One Southern dish I learned to love…..

Whenever I travel to a new area of the country, I take my same old culinary tastes with me. The first time someone asked: Would you like potatoes or grits with those eggs? I asked: What exactly is a grit? Up north, grit is what you’re left with after the dentist cleans your teeth.  Now twenty years later, I have come to love those little offshoots of white corn (also called hominy) especially if they’re buried under a thick layer of cheese and topped with grilled shrimp! I spent the month of February on Jekyll Island which holds an annual Shrimp and Grits Festival every September. Thousands turn up to sample and judge for themselves who has the best recipe. After spending three months on the barrier islands of Georgia to research book 3 of Marked for Retribution Mysteries, I ate cheesy shrimp and grits many times. (Note: photo on left taken at Horton Cemetery on Jekyll Island. Horton was one of Jekyll’s early settlers.) Here’s one recipe that’s both delicious and easy to make. Enjoy!

#1 In a medium sized skillet cook bacon or medium high heat to desired crispness then chop. Remove with a slotted spoon and set aside. Drain bacon grease but reserve approximately one tablespoon in the pan for cooking the shrimp.

#2 Add the shrimp to the grease and cook until shrimp are no longer pink, around 5 minutes.  (Optional: add chopped garlic or Cajun seasonings if you prefer spicy while cooking shrimp)  I like to add a bit of lemon juice and salt and pepper.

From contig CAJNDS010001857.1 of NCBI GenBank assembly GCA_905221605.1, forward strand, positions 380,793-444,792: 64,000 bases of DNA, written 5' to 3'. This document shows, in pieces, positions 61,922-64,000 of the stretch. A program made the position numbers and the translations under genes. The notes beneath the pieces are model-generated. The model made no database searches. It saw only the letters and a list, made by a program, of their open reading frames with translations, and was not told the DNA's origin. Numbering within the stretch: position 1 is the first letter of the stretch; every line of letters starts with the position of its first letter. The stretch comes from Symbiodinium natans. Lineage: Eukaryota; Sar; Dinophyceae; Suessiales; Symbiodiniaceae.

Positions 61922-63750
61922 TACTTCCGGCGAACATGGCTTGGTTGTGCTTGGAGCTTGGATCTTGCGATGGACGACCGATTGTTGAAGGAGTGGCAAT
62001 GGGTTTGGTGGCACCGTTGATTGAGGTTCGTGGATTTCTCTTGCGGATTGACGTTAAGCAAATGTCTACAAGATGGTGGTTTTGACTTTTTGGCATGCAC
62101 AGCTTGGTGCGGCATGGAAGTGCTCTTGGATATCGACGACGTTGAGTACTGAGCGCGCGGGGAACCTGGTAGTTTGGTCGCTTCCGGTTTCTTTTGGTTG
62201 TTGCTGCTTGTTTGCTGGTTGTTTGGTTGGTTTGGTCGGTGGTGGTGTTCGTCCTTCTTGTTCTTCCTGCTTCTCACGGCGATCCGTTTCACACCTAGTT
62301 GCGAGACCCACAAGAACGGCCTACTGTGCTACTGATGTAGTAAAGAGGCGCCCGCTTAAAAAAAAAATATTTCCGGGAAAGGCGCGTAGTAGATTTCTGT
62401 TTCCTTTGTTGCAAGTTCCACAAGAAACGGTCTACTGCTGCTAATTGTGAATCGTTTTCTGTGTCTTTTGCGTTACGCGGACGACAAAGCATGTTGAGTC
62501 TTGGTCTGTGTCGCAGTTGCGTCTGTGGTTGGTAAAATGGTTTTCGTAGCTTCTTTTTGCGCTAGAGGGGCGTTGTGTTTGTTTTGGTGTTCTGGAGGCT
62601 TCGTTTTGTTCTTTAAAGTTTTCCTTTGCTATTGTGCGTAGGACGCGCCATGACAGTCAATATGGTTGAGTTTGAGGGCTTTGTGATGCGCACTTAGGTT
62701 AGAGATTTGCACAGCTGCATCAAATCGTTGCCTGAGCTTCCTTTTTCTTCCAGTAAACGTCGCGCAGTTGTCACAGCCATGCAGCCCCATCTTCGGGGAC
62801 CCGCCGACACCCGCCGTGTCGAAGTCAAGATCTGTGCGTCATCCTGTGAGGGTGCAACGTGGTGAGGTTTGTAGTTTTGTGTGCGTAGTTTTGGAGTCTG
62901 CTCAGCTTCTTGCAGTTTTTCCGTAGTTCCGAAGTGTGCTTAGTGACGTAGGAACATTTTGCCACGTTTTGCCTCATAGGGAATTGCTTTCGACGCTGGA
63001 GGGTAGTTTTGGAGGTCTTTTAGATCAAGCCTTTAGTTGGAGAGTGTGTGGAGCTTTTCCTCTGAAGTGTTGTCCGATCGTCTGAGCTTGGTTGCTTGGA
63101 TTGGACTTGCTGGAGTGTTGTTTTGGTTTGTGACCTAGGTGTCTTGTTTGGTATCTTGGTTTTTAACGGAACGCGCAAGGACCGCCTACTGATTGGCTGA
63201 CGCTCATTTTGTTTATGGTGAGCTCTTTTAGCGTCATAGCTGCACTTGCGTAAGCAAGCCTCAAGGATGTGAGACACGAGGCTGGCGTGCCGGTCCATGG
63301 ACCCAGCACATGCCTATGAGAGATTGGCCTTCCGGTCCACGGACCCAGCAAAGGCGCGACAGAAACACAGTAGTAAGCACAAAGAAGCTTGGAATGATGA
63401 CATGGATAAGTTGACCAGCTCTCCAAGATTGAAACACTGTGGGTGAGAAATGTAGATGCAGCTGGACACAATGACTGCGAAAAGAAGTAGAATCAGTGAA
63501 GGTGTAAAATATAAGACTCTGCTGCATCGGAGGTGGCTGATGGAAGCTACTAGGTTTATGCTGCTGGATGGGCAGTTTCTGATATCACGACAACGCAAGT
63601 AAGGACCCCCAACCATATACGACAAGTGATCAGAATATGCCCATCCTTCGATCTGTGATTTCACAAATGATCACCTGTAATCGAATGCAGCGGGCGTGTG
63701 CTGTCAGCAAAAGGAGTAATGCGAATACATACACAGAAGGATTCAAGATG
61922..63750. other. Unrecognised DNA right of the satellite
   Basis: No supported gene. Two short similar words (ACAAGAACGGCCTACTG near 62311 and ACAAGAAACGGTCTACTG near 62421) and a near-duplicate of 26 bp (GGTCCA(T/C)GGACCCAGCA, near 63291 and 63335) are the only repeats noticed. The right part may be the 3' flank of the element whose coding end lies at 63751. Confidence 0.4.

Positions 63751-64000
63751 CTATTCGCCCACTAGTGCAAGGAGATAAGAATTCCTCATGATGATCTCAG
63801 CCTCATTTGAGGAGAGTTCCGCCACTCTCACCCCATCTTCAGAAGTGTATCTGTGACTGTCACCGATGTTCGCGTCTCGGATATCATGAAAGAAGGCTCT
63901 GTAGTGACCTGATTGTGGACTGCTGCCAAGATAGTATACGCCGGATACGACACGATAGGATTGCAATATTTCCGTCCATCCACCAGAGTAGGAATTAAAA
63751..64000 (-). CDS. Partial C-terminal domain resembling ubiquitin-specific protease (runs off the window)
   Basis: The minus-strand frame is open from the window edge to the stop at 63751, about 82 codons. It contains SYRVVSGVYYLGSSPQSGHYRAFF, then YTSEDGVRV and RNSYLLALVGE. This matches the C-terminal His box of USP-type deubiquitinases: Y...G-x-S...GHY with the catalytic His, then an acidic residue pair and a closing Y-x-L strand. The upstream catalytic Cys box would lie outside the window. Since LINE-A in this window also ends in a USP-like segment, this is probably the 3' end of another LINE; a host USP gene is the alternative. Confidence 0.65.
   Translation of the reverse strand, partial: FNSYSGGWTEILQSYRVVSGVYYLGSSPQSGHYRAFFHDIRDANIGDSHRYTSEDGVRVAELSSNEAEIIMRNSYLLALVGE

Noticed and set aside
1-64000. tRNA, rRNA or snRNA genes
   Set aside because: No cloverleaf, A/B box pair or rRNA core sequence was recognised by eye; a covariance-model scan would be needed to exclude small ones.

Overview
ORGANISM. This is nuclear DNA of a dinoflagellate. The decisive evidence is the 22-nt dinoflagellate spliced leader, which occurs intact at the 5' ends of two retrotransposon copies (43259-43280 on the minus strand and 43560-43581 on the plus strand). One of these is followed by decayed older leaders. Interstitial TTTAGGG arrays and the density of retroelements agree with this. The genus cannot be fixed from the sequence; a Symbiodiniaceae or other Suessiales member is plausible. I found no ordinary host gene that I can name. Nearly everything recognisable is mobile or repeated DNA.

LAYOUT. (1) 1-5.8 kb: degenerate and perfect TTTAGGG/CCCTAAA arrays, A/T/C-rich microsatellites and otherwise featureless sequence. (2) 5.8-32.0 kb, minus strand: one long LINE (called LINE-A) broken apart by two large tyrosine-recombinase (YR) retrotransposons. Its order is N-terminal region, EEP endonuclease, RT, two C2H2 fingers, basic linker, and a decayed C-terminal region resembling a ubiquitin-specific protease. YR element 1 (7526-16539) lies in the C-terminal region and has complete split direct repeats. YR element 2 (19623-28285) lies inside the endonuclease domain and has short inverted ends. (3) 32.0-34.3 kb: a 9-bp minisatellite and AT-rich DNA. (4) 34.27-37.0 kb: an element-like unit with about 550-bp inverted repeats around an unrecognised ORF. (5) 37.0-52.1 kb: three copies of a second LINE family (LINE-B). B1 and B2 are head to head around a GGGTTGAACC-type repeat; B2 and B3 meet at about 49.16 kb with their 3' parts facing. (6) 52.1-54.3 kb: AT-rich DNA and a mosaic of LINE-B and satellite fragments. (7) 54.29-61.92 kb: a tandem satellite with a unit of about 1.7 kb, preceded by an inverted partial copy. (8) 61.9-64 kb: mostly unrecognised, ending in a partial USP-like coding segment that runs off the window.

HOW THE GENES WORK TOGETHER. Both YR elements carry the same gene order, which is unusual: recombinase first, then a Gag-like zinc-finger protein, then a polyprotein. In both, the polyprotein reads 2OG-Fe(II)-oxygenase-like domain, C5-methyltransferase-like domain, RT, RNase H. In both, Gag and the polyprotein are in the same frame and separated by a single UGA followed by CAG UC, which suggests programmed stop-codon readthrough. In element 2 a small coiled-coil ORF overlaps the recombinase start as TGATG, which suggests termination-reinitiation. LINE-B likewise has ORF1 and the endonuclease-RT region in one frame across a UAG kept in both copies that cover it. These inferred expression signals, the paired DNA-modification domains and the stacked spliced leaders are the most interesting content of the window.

#3 Follow the recipe on the box for Quick Grits. Bring water, butter and salt to a boil. Reduce the heat and add grits slowly, stirring constantly until the grits start to thicken. Then stir in 1 cup of sharp cheddar cheddar. Continue stirring cheese is melted. Can add milk or cream if necessary.

#4 Add the cooked chopped bacon to shrimp and reheat. Serve immediately over cheesy grits. Garnish with fresh parsley or chopped scallions if desired.

Here’s a little bit about my latest book, Sweet Taste of Revenge:

When a wealthy socialite, owner of the largest yacht manufacturer on the Gulf Coast, is found dead, PI Kate Weller is sent on assignment to investigate. Plenty of people would benefit from this socialite’s demise, including her daughter, Lainey. But Agnes Westin created plenty of enemies on her climb to the top, both socially and in business, many with a taste for revenge. When Kate arrives in the only town she could ever call home, Pensacola, she must face why she’s been on the run for years. As a child she witnessed the crime which sent her brother, Liam, to jail. Now someone wants to make sure her suppressed memories stay buried. Can she find Agnes Westin’s killer and clear her brother’s name before their hometown enemy silences them forever?
Find Sweet Taste of Revenge at Barnes & Noble or Amazon:

Sea Turtles and the Gulf Islands National Seashore

Hi suspense and mystery lovers…Mary Ellis here. While researching for my mystery, Sweet Taste of Revenge, set in Pensacola, Florida. I had the pleasure of visiting Gulf Islands National Seashore and learning all about sea turtles. Here’s some info: For upwards of 150 million years, sea turtles have inhabited the Earth’s oceans. Sea turtles are well-adapted for life in the marine environment. Their large and streamlined bodies, along with their large and powerful fore flippers, allow them to migrate great distances to search for food, to mate, and to nest.